X8E1 & X8E2 SLR Manual

Before the British adopted the FAL as the L1A1 rifle, batches of several different variants were made for extended troop trials. The first two were the X8E1 and X8E2 – the X8E1 used standard FAL iron sights and was equipped with a stripper clip loading guide on its top cover. The X8E2 did not have this clip guide, and used a UNIT sight (a small single-power optic).

British X8E1 and X8E2 rifles
British X8E1 and X8E2 rifles

Both rifles varied only in minor details from the final L1A1 design, but some of those details are interesting. For example, the bayonet designed for them included a pair of projections above the end of the blade which made the bayonet itself act as a flash hider. Why hiding the flash was not considered important when the bayonet was detached, I don’t know…

X8E1 / X8E2 flash-suppressing bayonet
X8E1 / X8E2 flash-suppressing bayonet

It’s also interesting to take a glance at the UNIT sight used on the type B, X8E2 rifle. This is the same optic used on the short-lived EM1 and EM2 rifle, a small 1x magnification sight inside a sheet steel cover. It uses an inverted pointer, so that you can hold above the target without having it blocked by your reticule. The optic is zeroed for 200 yards, with addition range lines for 400 and 600 yards.


UNIT optical sight on the X8E2 rifle
UNIT optical sight on the X8E2 rifle

We have a copy of the original manual for the X8E1 and X8E2 trials rifles. In addition to the illustrations above, it includes an excellent explanation of the operating mechanism and trigger mechanism of the FAL – definitely something to take a look at if you want to better understand just how the rifle works. You can download the manual here:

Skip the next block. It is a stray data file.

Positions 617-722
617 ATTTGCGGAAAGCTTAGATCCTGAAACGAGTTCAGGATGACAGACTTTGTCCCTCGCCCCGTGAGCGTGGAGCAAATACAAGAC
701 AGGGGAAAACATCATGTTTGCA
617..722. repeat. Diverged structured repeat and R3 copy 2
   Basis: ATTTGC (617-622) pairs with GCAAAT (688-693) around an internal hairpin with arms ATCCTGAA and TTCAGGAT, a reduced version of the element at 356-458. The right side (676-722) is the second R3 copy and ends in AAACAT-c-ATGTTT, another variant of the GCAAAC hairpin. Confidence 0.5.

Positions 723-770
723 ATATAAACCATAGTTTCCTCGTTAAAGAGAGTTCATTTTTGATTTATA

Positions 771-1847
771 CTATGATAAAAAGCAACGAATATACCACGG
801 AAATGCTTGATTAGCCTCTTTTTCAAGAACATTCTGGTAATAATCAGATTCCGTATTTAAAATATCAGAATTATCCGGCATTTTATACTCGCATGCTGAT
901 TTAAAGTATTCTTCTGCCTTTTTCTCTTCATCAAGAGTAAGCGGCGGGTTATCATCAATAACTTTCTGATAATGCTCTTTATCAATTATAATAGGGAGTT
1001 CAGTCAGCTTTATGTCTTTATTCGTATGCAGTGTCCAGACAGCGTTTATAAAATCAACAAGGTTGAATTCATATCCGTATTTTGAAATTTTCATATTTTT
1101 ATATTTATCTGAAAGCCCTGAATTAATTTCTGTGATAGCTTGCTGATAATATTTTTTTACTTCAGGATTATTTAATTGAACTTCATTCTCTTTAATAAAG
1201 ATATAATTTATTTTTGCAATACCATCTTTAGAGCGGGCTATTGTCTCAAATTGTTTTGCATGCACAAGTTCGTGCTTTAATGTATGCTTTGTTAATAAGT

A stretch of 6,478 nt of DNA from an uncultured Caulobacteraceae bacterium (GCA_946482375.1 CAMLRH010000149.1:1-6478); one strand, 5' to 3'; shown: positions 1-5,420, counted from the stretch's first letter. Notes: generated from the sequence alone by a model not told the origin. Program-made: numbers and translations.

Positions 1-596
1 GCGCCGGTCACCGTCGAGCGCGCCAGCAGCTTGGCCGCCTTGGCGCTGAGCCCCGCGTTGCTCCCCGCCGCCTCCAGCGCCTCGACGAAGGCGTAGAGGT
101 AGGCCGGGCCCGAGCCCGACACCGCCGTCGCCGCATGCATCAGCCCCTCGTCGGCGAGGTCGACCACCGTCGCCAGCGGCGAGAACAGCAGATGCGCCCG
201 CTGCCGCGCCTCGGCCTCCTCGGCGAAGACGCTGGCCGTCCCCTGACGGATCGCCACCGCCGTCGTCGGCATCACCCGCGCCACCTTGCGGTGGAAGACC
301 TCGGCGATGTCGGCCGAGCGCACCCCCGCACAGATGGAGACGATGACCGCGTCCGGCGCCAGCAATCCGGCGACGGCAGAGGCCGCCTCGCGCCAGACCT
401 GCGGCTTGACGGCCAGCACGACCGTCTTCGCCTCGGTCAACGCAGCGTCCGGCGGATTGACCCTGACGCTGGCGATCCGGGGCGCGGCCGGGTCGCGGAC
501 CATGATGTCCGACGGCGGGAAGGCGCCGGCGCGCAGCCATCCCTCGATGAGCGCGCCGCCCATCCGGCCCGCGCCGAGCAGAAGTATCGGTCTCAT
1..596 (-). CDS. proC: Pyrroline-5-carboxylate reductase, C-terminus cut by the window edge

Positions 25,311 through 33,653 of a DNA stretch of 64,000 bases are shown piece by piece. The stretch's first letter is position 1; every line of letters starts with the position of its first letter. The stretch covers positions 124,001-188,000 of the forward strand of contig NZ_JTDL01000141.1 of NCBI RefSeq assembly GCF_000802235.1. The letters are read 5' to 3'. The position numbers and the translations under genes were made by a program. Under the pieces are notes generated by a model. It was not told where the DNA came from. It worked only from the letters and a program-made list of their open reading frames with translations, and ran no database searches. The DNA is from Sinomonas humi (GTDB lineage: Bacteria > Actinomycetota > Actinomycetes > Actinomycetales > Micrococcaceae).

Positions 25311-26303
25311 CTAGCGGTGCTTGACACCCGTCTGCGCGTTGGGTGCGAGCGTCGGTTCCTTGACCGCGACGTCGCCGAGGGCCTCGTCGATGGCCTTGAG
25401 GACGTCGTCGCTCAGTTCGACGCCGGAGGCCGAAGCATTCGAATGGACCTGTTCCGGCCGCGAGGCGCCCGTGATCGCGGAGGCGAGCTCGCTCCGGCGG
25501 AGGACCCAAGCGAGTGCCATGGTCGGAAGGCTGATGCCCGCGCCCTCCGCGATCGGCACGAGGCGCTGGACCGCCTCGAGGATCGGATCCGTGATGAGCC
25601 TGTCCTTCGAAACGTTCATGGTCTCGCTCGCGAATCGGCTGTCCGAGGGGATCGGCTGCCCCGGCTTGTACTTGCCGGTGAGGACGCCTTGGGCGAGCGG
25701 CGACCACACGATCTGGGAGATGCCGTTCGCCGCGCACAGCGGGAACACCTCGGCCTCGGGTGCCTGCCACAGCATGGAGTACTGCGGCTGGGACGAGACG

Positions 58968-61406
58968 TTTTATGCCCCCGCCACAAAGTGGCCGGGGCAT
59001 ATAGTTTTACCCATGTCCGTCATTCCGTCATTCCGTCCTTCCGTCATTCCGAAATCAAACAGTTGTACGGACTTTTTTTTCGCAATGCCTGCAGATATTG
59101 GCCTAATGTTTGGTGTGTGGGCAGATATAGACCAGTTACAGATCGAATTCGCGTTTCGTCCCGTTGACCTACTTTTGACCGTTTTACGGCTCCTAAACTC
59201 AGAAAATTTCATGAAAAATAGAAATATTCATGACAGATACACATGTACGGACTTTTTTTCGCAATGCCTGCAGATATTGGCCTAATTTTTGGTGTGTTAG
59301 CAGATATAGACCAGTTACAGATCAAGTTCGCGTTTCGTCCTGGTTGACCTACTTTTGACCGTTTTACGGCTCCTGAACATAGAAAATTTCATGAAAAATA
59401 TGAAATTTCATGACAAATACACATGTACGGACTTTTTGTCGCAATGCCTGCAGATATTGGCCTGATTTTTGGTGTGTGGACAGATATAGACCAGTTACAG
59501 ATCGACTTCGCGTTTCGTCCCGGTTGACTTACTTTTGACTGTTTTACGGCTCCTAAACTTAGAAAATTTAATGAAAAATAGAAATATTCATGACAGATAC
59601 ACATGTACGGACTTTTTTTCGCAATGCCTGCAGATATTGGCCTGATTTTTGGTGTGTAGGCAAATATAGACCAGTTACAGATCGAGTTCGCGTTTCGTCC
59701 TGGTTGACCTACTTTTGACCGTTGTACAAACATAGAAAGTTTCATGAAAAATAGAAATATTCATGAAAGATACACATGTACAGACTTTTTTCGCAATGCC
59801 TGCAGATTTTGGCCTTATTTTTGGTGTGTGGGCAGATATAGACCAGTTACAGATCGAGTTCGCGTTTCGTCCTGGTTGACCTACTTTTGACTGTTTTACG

Notes on Rifle, 7.62mm, X8E1 and X8E2 for Troop Trials (English, 1954)
Notes on Rifle, 7.62mm, X8E1 and X8E2 for Troop Trials (English, 1954)


  1. I am a real fan of the inverted post reticle. One came in the scope on my 1965 Colt AR-15 and I found it extremely helpful with a heavy post. At that time there were no illuminated reticles available, so a very heavy post was necessary under poor light conditions.

    The curious ‘flash hider on a bayonet’ system here probably reflects the limited understanding of flash suppression at the time. Cone type flash suppressors dominated from the 1930’s until the early 1960’s when Fairchild figured out that the vibration of flash hider prongs was the most effective way to suppress muzzle flash. Thus the ‘brushgrabber’ flash suppressors were born. Even though most flash suppressors are now closed at their end, vibration is still the flash suppression mechanism.

    The looseness of the bayonet probably increases the prong vibration in this system, and thus its flash suppression.

  2. Sweet! Just in time for the early BGS kits that APEX is selling… I think the bayonet flash-hider combo made sense since British doctrine at the time called for fixing bayonets at night. I think the reason that some of the early FALs did not have a permanently attached flash hiders/ combo devices because the designer felt that modern powders cut back on flash enough to make them optional. That and NATO had not standardized on a rifle grenade. But my memory of the Gospel of Dieudonn√© Saive According to R. Blake Stevens is a bit fuzzy. His FAL books are awesome. I think someone on the FAL files actually has built one of these rifles using a British proofed Belgian rifle. Awesome post!